Open access peer-reviewed chapter

Incrimination of Dog Vector of Cystic Echinococcosis and Impact of the Appropriate Dogs’ Treatment

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Fatima Ezzahra Amarir, Abdelmohcine Aimrane and Abdelkbir Rhalem

Submitted: 04 October 2020 Reviewed: 25 December 2020 Published: 02 June 2021

DOI: 10.5772/intechopen.95776

From the Edited Volume

Canine Genetics, Health and Medicine

Edited by Catrin Rutland

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Dogs are involved in the transmission of several parasitic zoonosis. Among these, hydatidosis is very endemic in many countries of the world. Dog populations are very variable from one region to another, which increases the infestation risks across human populations especially in the developing countries such as in Morocco. Moreover, the risk of exposure is higher in dogs with access to rural slaughterhouses than in owned dogs. As for preventive measures, this calls for effective implementation of the appropriate dogs’ treatment against hydatidosis. Thus, the following chapter updates the most relevant information on the impact of hydatidosis upon human populations and livestock animals, as to stretch understanding on the vector contribution of dogs.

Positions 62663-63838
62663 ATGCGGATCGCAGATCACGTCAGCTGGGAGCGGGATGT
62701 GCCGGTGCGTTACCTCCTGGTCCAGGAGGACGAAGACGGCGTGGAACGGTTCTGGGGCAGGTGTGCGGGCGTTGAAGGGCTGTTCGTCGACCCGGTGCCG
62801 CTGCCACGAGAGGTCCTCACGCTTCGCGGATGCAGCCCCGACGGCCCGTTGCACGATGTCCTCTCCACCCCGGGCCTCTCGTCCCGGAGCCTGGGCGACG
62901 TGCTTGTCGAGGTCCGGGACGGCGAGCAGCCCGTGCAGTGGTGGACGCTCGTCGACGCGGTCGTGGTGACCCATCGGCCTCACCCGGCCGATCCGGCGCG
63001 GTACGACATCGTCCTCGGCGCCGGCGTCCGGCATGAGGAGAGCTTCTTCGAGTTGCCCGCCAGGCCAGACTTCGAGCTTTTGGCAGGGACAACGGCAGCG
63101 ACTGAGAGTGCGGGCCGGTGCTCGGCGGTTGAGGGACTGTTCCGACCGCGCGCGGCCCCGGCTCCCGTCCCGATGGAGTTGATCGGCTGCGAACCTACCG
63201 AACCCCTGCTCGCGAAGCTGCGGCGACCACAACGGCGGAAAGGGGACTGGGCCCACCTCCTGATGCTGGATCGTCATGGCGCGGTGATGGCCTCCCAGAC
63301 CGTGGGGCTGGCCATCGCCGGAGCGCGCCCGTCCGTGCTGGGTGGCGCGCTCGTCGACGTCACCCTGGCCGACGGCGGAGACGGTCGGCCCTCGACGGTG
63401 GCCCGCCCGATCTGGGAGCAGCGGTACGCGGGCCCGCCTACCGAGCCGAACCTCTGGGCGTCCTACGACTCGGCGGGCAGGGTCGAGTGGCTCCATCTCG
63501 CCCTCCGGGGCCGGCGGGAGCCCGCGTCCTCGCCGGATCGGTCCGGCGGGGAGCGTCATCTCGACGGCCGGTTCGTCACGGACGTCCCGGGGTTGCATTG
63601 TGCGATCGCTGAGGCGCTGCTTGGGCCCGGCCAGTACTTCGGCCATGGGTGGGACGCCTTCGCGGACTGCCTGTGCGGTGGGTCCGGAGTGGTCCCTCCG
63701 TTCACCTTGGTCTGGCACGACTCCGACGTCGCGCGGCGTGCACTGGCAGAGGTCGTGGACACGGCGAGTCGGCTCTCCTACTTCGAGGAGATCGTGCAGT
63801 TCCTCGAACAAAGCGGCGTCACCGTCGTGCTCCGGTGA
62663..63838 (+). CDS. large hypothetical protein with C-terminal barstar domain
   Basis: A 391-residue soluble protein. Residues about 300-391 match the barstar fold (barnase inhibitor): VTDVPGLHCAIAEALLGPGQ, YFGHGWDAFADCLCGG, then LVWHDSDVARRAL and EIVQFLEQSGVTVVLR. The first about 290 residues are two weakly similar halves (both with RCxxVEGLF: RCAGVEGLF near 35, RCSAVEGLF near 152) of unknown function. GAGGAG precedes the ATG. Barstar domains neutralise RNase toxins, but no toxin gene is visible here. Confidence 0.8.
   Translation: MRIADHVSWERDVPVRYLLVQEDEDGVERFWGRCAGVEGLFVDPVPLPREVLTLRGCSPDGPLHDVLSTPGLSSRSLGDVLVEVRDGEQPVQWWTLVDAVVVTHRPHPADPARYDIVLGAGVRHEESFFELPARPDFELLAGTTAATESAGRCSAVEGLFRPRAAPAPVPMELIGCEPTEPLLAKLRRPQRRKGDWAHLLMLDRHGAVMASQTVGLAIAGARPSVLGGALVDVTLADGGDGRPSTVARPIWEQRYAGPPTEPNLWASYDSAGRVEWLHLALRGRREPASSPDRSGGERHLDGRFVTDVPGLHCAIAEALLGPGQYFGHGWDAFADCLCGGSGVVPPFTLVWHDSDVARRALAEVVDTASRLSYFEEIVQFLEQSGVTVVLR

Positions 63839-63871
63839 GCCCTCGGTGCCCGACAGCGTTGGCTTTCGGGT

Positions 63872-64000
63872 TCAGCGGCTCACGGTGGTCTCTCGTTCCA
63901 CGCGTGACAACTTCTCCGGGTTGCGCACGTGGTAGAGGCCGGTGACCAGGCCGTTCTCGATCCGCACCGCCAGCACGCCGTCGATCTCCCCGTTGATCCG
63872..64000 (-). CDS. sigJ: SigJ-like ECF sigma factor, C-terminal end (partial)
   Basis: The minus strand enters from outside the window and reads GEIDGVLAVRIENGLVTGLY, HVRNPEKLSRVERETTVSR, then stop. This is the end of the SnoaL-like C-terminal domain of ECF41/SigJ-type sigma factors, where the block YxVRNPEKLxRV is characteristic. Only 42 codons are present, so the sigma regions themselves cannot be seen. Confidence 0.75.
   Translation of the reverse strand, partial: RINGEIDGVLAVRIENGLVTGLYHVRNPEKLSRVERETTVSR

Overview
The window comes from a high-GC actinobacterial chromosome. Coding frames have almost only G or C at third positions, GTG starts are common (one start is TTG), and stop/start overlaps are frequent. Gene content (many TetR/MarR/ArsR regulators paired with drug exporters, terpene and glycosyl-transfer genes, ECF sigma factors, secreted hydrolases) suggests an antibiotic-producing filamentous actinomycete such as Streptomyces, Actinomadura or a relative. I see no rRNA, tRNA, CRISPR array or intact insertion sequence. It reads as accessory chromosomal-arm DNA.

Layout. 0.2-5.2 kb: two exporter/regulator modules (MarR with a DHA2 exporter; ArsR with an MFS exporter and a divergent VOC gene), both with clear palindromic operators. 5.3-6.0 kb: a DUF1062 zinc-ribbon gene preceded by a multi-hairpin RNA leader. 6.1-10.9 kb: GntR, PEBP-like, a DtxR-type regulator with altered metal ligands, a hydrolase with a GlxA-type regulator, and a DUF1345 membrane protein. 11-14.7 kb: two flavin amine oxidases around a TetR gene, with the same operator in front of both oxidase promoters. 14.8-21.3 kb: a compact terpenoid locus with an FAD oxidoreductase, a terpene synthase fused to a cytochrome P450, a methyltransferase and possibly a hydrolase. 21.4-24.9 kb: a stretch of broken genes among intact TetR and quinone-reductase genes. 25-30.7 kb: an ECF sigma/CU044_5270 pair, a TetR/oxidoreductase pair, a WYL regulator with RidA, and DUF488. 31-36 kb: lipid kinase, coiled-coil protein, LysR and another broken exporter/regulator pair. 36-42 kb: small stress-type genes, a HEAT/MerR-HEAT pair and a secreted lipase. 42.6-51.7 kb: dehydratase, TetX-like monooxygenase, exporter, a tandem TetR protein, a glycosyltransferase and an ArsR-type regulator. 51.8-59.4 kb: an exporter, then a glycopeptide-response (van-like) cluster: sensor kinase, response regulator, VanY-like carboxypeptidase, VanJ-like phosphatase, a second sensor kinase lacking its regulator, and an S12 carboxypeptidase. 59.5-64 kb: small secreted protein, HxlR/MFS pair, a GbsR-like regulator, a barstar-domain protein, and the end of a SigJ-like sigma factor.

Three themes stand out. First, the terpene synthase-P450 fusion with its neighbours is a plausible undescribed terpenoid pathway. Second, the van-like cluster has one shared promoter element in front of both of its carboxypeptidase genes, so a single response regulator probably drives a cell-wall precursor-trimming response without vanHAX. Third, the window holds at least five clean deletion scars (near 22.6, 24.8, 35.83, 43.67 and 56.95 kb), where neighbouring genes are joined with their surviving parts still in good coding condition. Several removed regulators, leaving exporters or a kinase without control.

• Dogs
  • Morocco
  • hydatidosis
  • zoonotic diseases
  • echinococcus granulosus

1. Introduction